Radiocarbon and the date of the Thera eruption
Manfred Bietak Antiquity 88:339 (March 2014), 277-282
From the introduction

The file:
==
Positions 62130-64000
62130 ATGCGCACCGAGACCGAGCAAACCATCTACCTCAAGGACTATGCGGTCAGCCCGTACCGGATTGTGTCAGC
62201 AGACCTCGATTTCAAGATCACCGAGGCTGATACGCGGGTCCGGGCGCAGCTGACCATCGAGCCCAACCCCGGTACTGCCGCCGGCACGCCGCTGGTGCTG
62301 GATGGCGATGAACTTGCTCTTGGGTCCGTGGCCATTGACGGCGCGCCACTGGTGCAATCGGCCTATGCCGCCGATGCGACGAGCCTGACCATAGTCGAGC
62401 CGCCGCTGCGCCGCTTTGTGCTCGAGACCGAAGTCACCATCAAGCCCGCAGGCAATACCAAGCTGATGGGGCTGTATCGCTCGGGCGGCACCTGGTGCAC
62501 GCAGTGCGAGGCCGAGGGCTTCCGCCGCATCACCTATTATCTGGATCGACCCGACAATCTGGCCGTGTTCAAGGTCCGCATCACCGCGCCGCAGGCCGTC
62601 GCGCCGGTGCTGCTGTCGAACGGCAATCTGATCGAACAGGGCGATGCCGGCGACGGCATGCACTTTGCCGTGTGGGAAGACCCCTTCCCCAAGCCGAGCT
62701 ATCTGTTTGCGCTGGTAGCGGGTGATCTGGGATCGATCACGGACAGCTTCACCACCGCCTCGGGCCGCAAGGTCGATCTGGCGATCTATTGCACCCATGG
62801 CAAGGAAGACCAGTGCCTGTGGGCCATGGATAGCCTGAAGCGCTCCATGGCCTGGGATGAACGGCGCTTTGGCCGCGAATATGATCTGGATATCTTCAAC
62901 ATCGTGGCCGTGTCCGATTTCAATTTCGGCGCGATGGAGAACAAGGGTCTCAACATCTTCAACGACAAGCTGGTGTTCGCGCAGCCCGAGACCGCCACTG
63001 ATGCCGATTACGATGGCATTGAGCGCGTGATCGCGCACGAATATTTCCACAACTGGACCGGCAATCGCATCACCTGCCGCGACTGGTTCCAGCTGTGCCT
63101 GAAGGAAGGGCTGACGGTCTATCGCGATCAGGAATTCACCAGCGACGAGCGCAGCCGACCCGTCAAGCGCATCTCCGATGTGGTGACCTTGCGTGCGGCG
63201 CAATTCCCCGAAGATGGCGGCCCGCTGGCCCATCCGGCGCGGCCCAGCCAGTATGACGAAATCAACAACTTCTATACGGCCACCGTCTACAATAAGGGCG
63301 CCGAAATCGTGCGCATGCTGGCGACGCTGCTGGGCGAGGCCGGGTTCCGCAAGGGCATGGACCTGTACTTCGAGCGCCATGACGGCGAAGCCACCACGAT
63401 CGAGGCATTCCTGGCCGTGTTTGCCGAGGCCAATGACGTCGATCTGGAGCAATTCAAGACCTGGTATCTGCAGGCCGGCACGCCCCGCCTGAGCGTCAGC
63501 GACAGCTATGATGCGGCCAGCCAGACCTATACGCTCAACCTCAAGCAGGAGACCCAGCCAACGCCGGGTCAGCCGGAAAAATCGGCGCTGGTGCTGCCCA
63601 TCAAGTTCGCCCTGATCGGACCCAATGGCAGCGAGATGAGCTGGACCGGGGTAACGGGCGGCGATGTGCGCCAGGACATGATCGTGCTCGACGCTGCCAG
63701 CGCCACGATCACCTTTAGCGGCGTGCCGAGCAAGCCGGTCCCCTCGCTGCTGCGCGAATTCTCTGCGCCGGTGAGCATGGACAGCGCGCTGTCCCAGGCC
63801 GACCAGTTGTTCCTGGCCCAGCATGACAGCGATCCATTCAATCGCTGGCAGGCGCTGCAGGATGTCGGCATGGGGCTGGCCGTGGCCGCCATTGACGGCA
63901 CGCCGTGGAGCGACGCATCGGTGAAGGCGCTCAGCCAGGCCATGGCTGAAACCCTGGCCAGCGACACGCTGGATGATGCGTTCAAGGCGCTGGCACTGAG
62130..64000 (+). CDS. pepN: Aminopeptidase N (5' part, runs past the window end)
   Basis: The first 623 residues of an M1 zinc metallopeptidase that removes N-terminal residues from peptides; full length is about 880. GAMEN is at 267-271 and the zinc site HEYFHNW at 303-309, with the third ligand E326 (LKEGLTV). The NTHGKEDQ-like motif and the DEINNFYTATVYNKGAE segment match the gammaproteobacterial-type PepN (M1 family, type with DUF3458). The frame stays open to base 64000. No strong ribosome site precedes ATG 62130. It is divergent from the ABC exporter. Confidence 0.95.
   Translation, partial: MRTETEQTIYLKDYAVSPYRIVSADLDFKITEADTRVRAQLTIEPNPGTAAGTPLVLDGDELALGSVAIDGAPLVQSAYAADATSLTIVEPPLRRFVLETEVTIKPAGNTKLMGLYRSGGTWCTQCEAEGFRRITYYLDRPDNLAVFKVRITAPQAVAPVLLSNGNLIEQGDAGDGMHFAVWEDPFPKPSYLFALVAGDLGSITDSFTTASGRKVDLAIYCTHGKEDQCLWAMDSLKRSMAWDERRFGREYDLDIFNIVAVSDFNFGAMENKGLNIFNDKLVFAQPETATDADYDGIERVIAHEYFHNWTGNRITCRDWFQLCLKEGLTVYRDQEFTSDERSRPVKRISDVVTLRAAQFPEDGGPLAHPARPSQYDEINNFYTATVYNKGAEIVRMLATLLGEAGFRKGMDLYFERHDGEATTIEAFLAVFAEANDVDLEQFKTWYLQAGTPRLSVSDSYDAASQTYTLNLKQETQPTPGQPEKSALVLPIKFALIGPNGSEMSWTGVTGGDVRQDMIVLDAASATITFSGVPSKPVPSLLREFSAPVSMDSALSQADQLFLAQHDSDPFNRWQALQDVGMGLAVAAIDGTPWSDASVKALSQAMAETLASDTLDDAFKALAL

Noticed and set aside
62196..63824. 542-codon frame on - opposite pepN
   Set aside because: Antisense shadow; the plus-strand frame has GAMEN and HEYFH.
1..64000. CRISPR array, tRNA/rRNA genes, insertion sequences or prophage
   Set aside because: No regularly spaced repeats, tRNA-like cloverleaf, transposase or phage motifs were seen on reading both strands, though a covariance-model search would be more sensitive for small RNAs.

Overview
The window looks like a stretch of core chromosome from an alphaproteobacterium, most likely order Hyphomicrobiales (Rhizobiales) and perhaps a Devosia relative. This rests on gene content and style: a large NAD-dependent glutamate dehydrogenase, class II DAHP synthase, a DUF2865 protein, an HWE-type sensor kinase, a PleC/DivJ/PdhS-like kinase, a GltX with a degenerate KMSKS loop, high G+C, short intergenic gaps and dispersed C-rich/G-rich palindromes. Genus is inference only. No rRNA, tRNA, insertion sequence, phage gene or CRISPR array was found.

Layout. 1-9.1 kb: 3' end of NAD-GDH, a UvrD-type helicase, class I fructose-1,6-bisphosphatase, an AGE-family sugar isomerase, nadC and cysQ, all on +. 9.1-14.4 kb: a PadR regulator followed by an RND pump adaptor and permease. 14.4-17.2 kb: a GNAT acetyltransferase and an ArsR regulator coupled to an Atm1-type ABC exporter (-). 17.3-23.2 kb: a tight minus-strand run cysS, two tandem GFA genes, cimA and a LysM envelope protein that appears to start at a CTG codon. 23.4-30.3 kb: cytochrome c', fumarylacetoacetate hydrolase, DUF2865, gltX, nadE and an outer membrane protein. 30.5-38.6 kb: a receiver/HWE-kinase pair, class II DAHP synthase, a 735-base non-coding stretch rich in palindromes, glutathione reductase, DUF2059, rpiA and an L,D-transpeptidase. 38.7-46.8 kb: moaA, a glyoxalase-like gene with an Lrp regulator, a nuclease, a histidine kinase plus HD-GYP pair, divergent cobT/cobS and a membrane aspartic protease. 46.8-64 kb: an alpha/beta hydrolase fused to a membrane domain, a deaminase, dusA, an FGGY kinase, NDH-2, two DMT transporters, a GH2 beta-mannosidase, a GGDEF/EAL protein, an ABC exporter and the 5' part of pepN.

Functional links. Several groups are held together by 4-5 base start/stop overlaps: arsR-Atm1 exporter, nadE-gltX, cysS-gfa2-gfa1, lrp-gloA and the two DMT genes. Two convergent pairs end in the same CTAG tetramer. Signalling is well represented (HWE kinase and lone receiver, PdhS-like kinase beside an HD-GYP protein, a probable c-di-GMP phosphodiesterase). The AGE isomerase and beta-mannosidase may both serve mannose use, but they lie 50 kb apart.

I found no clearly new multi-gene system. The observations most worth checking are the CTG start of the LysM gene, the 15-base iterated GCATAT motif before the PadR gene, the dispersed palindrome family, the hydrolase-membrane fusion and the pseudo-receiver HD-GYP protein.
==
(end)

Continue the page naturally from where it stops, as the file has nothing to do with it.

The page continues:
The criticism of the date of the olive tree branch from Thera offered by Cherubini et al (above) has to be fiilly supported. The attribution of the branch in question to the late part of the seventeenth century BC is by itself not unexpected, as most of the other radiocarbon dates of short-lived samples from the site of Akrotiri fall into the second half of that century. The attempt to produce a wiggle-match drawn from a succession of non-existent tree-rings in this branch, and to fit such a result into the general calibration curve to give the illusion of precision, however, does not pass the scientific test. Olive trees do not develop annual tree-rings. Furthermore, no proof could be produced that this branch was alive during the eruption.